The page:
Julie Egan cannot walk more than 10 steps before feeling like she might collapse with exhaustion. The 52-year-old has had countless operations on her legs, and takes at least 21 tablets a day.
But she is happy. Because for the first time in her life she understands what mysterious condition has been causing her to suffer everything from muscle weakness to stomach problems for as long as she can remember.
Three years ago, doctors finally discovered she had mitochondrial disease. ''When you know there is a reason for the things that are happening to you, you find a way to deal with them and you can move on,'' she said.
Mitochondria are tiny parts inside every cell that are vital to our survival; they allow our bodies to convert food into energy as well as helping cells stay healthy.
When they stop working, they can cause anything from mild deafness to seizures or muscle fatigue, said the head of neurology and director of neurogenetics at Royal North Shore Hospital, Carolyn Sue.
''Mitochondrial disease can basically masquerade as almost anything,'' she said. ''Our mitochondria can also stop working properly for a number of different reasons, from mutations in its DNA, which is separate from the rest of our DNA, or from other genetic disorders that can impact on its function.''
Because of this, Ms Egan's experience of countless tests and painful muscle biopsies is common. But new research undertaken by Professor Sue, and published on Tuesday in the journal Neurology, could change that.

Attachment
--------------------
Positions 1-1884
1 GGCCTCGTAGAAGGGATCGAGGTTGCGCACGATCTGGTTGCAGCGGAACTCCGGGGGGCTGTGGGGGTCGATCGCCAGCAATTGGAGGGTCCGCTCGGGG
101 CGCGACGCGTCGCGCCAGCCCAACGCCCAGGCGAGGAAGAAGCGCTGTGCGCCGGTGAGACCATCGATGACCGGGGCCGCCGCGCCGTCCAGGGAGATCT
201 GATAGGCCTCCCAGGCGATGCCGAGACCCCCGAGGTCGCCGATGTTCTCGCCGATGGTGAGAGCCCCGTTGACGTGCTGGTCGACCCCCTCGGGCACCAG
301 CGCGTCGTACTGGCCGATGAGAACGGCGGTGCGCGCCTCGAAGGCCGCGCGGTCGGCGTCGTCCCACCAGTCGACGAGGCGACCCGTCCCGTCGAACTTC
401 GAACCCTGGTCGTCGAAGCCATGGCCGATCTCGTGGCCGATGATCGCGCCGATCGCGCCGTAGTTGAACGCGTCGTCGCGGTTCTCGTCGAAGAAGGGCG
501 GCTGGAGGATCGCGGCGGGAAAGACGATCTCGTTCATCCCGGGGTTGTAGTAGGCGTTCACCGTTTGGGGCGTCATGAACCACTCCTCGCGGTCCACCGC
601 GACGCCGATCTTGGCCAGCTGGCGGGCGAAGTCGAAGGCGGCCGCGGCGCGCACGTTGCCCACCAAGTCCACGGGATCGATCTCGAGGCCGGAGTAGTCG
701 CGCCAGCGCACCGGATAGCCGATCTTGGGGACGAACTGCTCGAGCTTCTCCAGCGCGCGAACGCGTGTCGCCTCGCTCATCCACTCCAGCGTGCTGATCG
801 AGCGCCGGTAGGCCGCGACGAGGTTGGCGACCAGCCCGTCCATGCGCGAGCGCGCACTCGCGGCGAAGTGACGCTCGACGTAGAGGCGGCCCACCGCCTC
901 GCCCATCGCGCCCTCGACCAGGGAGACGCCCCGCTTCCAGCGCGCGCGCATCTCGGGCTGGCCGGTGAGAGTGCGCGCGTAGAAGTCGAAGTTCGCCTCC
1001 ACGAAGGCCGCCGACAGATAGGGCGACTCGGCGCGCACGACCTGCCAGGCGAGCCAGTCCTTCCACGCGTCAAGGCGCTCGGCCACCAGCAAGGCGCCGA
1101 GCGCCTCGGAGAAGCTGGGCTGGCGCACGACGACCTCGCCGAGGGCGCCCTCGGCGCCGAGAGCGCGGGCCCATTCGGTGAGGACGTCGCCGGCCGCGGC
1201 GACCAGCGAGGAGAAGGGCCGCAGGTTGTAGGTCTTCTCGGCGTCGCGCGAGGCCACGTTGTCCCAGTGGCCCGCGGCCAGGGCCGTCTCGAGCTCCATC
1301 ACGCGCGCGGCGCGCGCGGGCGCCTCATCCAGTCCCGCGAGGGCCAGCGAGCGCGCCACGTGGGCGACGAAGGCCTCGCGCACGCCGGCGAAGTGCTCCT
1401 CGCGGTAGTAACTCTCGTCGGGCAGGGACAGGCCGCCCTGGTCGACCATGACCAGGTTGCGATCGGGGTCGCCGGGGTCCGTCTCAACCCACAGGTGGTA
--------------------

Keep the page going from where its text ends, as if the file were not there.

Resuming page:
She has discovered a simple blood test can be used to diagnose the disease in about 70 per cent of cases. ''This is a huge step forward,'' she said.
Currently, tests used in most hospitals will only identify about 10 per cent of cases. Even hugely expensive genome sequencing, not available outside of research studies, will only catch between a quarter and half of all patients.
''Looking for a gene mutation is like looking for a needle in a haystack,'' Professor Sue said. ''In mitochondrial disease it's … like looking for a needle in a haystack that keeps moving.''
Many people with mild symptoms are never diagnosed. The Australian Mitochondrial Disease Foundation estimates up to 100,000 Australians could be affected. Scientists have yet to create a cure, but some symptoms can be treated.
Professor Sue conducted blood tests examining the levels of a special substance, known as ''serum fibroblast growth factor 21'', in the blood of 140 people with and without mitochondrial disease.
She found the serum blood test was nearly 45 times more effective than any previously used blood test.
She hopes that within a year she will have a program to help doctors diagnose the disease.
''The lucky ones are the ones that get to the clinic,'' she said. ''The rest don't even know they are sitting on time bombs.''